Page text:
SUN, 02 JUL 1995 21:04:22 GMT
AIM, Ljubljana, June 28, 1995 Slovenia is celebrating the fourth anniversary of its independence with by far the best economic results of all countries in Eastern and Central Europe - national income per capita reached almost nine thousand dollars (7.5 at the time it became independent); foreign currency reserves are approaching the figure of three billion dollars (250 thousand in 1991 when it became independent); last-year inflation reached 13 per cent, and this year it is below 10 per cent, and the governor of the Bank of Slovenia, Dr France Arhar repeated several times in the past fortnight that Slovenia would request international convertibility of the tolar; annual growth of production has reached stable 5 per cent in the past two years; unemployment is reduced by 7 per cent so that the number of unemployed persons is 116 thousand, which is below the critical 10 per cent of the population; the first phase of privatization has been completed. The Government is preparing programs for the second phase in which property relations will definitely be transformed into state and private and "improve" the results of arbitrary privatizations which cost the state several hundred million tolars, which is the sum stolen during the period of "acclimatization".
In the sphere of political relations, on the international level, Slovenia is waiting to sign the contract on associated membership of the European Union, which was the strategic interest of its foreign policy all this time. Only lately, due to pressure exerted by Italy, one can hear cautious warnings that Slovenia will not agree at all cost to requirements which were not set for other associated and permanent members of the EU. That is why a "reserve" plan for Slovenia's rapprochement with states of the EU is carried out - bilateral agreements about free trade are being signed with them. Namely, 70 per cent of Slovenia's foreign trade exchange is with the states of the EU, and that is why it is joining the EFTA and other European trading and economic integrations, which is no problem since it is a member of all international economic and financial associations.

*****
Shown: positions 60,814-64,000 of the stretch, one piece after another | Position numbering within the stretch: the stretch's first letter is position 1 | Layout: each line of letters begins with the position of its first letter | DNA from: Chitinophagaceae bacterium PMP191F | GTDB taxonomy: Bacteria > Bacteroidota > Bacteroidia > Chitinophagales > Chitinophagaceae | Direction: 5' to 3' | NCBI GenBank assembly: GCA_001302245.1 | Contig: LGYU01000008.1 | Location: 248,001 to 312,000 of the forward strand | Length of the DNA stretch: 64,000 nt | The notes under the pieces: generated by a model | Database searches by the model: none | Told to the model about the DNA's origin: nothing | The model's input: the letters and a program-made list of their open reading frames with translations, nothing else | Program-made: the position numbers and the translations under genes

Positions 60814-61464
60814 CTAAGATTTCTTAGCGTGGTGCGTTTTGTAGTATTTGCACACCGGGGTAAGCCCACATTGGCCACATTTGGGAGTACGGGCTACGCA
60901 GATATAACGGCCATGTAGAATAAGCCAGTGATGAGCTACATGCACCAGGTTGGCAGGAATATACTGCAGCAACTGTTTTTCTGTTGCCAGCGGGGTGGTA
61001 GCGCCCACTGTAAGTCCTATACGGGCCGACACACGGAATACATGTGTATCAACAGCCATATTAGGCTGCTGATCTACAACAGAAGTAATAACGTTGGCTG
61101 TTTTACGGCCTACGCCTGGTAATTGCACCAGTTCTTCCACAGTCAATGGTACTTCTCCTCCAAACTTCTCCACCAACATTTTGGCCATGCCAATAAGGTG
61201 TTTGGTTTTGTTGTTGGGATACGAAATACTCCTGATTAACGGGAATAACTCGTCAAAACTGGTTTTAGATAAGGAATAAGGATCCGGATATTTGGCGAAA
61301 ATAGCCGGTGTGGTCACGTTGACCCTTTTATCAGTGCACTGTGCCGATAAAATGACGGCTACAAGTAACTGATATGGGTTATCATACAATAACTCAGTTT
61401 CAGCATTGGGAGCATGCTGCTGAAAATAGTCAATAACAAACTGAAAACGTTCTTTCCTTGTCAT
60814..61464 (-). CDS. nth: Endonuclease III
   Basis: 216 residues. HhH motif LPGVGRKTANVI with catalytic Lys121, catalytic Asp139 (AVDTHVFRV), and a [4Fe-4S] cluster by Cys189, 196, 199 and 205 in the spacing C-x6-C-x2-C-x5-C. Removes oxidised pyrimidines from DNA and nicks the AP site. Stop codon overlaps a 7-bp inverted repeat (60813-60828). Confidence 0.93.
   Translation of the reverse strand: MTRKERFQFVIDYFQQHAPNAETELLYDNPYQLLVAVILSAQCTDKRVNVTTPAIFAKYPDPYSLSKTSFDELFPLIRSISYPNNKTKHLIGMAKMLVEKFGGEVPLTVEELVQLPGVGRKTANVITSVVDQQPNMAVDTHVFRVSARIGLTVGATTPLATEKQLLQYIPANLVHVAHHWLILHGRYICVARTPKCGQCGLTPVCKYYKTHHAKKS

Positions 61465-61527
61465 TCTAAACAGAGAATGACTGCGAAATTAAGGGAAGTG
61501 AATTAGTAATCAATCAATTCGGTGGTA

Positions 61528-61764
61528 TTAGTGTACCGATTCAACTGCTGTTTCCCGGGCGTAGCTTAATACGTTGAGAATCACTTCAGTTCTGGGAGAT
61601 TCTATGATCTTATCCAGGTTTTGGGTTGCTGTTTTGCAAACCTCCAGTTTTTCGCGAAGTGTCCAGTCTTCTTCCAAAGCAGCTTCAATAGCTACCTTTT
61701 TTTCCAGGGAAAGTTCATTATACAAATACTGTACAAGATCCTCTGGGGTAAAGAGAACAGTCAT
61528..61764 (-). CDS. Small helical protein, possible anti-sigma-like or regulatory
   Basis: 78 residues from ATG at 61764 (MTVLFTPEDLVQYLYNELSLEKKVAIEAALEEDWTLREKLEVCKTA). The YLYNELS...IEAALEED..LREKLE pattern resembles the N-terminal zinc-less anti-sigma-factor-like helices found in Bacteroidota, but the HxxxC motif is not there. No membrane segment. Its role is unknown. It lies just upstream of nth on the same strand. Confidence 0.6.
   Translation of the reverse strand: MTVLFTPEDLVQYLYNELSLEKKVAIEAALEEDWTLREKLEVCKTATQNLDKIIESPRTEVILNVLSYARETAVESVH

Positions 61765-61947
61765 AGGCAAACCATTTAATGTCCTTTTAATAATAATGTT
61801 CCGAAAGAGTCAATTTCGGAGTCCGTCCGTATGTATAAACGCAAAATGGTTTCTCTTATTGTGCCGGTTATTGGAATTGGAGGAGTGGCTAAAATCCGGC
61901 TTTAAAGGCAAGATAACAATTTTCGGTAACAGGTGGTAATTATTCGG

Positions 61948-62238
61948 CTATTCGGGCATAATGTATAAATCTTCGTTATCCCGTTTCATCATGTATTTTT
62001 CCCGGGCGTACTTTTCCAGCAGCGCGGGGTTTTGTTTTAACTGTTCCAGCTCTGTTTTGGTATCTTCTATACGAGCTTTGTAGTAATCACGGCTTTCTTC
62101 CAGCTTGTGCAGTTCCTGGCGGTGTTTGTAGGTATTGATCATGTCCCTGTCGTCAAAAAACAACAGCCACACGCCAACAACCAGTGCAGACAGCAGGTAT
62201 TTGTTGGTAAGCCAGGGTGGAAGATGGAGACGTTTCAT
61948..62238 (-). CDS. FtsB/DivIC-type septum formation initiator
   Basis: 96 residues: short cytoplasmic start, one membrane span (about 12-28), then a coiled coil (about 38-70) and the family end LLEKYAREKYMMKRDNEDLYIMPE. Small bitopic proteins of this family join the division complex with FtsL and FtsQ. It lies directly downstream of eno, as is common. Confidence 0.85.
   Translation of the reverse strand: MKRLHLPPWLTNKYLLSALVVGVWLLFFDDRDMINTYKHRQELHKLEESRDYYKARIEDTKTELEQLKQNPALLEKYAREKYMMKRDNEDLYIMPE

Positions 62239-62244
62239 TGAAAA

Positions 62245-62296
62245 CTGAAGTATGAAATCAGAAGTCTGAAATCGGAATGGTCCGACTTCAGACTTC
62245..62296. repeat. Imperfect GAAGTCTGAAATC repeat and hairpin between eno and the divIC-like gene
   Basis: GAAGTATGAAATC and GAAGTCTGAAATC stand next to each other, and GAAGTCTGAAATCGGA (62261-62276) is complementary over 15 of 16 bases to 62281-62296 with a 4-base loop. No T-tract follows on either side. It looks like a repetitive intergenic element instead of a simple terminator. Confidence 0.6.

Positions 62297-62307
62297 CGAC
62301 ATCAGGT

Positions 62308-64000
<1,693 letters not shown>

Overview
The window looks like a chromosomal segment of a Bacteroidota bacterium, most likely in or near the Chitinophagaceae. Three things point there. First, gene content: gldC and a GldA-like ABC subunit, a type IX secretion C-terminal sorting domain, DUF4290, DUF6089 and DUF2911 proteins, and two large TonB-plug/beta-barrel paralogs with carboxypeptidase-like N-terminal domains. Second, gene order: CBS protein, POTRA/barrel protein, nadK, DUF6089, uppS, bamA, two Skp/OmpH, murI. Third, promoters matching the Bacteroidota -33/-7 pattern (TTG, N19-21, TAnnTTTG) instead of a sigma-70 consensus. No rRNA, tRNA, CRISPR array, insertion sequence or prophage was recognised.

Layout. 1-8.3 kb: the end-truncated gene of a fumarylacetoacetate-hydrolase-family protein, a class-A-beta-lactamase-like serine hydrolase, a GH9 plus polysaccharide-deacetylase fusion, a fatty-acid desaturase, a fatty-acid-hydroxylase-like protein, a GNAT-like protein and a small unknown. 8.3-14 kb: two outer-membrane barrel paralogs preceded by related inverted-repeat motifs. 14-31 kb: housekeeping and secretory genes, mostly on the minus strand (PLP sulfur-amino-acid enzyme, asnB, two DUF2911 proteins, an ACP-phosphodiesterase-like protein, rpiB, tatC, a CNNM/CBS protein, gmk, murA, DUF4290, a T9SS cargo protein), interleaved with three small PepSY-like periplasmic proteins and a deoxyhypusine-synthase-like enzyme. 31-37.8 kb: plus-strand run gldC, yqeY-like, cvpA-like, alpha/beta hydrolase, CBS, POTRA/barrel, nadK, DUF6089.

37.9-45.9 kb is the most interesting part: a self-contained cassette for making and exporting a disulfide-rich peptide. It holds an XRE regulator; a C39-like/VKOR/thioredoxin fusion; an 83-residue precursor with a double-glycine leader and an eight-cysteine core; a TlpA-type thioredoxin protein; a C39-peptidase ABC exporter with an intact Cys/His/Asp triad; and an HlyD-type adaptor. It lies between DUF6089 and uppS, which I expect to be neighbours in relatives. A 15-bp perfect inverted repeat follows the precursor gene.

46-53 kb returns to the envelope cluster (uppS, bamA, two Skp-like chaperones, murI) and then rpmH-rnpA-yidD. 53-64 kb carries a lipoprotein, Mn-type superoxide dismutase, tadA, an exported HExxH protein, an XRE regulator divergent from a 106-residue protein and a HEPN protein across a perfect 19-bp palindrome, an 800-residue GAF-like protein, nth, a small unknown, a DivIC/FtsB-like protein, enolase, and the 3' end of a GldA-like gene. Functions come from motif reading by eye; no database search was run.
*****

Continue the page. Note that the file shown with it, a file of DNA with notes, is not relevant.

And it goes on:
Bargaining with the consortium of banks-creditors of Yugoslav non-allocated debts has been successfully completed. Slovenia will pay 18 per cent of these debts (between 700 and 800 million dollars), with the exception of those debts which were bought by banks from Serbia or, for their account, by banks from Cyprus, Russia, China or Iraq. In other words, Slovenia has avoided the solidarity clause which was customary at the time the joint state existed. Due to such results, the latest public opinion polls show that between 60 and 70 per cent of the persons polled support Prime Minister Drnovsek's Government, which does have a lot to brag about, although few of its members had time to actively participate in the recent celebrations of the fourth anniversary of the Republic's independence.